Hum de Dum -- The 24-hour news channels are parsing every dog hair, examining every detail of the ongoing political events with a tight close-up focus on events that don't become intelligible in an instant, events that have not even fully become manifest yet. Obama has secured the nomination. Already in 24 hours these on-air gossip heads are weighing every possible, imaginable aspect of whether Hillary will be Barack's running mate. Is she pushing for it? Is he open to it? Can he not even take the option now because it will appear that she pressured him? Is she angry? Is he angry? A few hours after their speculation, events have shifted and none of the jabber counts for anything. They've examined every possible vice presidential candidate in the country, discussed the pros and cons from the standpoint of regional power, balancing in the ticket one way or another to win an election. They seem at a loss for what to fill the air time with. Tons of empty speculation, hot air. Obama is meeting with Hillary Clinton! The Obama press group was left on the airplane, tricked out of being present at the meeting, but there are plenty others down there, so now Clinton's house is surrounded by reporters, with cameras trained on the still house, barely visible except the porch light. They switch to the on-the-scene reporter posted in front of the Clinton house and he has nothing to report. Nothing. So he stammers around a little, throws out a string of speculations in response to being egged on by the anchor. Well, there's no one home, they might get here in a little while, or maybe it will take longer. Will Obama come in the front door, or will they sneak him in the back door? Well, maybe the front door, but on the other hand it could be the back door. Then someone will discuss all the historical precedents in previous elections, whether they went in the front door, or the back door. But then again, they acknoweledge, this is a precedent-setting election. There are many ways it is like no other, so who really knows?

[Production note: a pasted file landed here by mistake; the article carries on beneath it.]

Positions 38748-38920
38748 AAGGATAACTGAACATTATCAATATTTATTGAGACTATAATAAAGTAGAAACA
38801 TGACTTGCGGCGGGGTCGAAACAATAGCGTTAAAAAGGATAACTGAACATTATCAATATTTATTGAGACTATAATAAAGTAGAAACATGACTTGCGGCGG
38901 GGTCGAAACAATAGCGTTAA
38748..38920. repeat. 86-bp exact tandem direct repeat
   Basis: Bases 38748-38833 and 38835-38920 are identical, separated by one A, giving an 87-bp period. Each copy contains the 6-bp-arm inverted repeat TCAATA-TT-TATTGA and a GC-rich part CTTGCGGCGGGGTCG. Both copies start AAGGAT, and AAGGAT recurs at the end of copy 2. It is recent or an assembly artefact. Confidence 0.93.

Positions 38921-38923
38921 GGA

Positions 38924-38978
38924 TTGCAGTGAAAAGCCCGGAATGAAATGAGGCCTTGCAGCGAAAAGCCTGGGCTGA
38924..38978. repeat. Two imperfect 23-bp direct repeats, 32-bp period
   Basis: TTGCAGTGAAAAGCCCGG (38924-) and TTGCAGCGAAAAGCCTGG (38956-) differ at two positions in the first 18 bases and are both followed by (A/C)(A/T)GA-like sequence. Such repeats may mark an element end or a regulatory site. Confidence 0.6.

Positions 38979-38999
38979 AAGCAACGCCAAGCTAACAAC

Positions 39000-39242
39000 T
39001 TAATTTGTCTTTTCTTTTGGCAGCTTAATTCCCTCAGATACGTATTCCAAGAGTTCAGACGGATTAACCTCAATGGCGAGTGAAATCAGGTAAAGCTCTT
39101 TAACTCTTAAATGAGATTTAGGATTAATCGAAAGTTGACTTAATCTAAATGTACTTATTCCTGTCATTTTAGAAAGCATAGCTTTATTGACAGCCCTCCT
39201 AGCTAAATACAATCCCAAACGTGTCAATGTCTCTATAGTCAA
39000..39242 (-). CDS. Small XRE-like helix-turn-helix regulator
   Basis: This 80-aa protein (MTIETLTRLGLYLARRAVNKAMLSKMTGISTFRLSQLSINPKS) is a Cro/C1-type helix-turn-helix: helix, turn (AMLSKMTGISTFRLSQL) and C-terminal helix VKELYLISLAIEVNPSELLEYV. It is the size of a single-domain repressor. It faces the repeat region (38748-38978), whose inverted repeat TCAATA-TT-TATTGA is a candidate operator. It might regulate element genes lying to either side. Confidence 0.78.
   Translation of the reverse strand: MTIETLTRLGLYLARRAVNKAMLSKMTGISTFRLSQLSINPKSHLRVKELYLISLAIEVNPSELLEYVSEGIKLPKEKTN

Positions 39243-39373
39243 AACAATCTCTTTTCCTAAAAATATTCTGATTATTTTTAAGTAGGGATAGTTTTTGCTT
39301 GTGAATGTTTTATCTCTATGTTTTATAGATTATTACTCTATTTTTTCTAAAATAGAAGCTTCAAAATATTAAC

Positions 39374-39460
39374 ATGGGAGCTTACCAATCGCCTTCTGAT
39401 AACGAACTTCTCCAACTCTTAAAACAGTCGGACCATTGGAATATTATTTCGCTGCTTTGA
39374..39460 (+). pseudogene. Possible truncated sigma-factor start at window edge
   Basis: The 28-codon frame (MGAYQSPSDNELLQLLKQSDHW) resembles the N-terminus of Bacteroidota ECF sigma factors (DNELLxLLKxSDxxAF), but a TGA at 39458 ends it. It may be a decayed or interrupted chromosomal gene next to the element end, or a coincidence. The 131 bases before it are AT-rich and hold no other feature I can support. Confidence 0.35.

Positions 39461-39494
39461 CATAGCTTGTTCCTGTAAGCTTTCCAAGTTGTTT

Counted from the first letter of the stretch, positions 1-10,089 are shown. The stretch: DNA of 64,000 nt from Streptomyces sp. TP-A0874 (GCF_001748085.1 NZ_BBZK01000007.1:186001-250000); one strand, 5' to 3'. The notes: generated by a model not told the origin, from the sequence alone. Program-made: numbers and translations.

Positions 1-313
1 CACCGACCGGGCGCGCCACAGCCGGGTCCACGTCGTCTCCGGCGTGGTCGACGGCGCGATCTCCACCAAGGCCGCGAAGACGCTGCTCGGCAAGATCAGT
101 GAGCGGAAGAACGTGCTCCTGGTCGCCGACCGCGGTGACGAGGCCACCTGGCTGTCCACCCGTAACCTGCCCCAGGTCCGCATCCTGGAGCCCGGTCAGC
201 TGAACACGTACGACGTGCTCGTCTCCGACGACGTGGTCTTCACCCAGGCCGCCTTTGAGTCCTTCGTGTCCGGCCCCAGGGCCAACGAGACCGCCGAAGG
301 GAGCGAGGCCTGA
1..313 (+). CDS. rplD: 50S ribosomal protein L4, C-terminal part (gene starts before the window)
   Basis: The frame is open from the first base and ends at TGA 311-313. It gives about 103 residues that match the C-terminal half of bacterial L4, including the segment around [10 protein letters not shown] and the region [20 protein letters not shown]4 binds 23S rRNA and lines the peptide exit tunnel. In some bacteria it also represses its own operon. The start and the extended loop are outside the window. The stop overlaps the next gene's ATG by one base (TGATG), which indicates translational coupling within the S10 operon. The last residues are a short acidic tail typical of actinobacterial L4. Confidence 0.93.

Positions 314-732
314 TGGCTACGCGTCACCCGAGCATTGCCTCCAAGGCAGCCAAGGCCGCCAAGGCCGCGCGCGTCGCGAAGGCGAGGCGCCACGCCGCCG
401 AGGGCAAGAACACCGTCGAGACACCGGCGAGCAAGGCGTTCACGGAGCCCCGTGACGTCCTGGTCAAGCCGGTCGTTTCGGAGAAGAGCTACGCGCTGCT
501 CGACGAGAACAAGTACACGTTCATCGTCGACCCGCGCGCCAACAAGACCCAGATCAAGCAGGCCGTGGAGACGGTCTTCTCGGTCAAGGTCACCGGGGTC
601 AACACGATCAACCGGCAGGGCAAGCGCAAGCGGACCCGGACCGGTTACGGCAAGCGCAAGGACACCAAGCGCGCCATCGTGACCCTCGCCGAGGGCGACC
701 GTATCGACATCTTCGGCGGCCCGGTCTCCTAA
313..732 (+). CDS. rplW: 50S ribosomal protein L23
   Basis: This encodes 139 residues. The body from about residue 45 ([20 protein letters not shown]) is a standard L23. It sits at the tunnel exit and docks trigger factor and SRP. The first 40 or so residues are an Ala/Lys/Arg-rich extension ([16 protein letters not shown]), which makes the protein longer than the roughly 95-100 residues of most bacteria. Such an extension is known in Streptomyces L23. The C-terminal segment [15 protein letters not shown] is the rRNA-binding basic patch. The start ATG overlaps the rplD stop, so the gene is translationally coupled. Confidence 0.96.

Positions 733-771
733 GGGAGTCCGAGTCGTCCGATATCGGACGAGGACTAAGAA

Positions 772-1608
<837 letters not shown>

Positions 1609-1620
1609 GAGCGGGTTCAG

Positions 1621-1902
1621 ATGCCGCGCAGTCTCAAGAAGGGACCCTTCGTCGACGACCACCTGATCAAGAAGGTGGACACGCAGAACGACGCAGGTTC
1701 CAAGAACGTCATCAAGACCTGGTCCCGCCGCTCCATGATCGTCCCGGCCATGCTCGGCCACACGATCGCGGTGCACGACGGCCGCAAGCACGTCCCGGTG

June 9, 2008

    Going to War for 'Nonexistent' Reasons -- The Senate Intelligence Committee report on its inquiry into how the Bush administration used intelligence to push for war, concluded that the administration led the country to war on false pretenses. It's something we all know, but this is an official body drawing the conclusion. The inquiry was started when Republicans controlled the Senate and only now, after much wrangling, is finally coming out. The chairman of the committee, Senator John D. Rockefeller IV, said, "In making the case for war, the administration repeatedly presented intelligence as fact when, in reality, it was unsubstantiated, contradicted or even nonexistent." (LA Times) Sadly, the Bush administration led the nation into war under false pretenses." How many ways can you say "lie" without using the word? How many ways can you say "mass murder"?

    Book Credits:


    In the 21st Century, being naive to the workings of corporate media can get you killed.

    Chomsky For Beginners written by David Cogswell, illustrated by Paul Gordon, published by Writers and Readers, is a documentary comicbook about Noam Chomsky the man, the linguist and the political voice, but more than anything, it is a guide to media propaganda, how the corporate-owned mass media are designed not to inform you but to manipulate you for the benefit of the owners.

    Order Chomsky For Beginners from or

    See also Existentialism For Beginners.

    Existentialism For Beginners

    June 10, 2008

    Commotion in Ghost Town -- Ohio Congressman Dennis Kucinich introduced articles of impeachment of Bush on the floor of the House on Monday, June 9. (See Cleveland Plain Dealer for a report. See for the contents of the resolution.) Kucinich read a very long case against Bush. But he introduced articles of impeachment against Cheney last year and the Judiciary Committee hasn't responded at all, has not even launched an inquiry into the subject, even as the White House scorns their requests for information for their oversight hearings. It's hard to know what they are trying to protect by inaction in the face of so much criminal activity from the White House. It seems like the Bush administration has committed so many crimes that no one even knows where to begin, and they are unwilling to try. It's pathetic. There's no one there to protect the Constitution. There's no one home. No one at the wheel. To register support for Kucinich, click on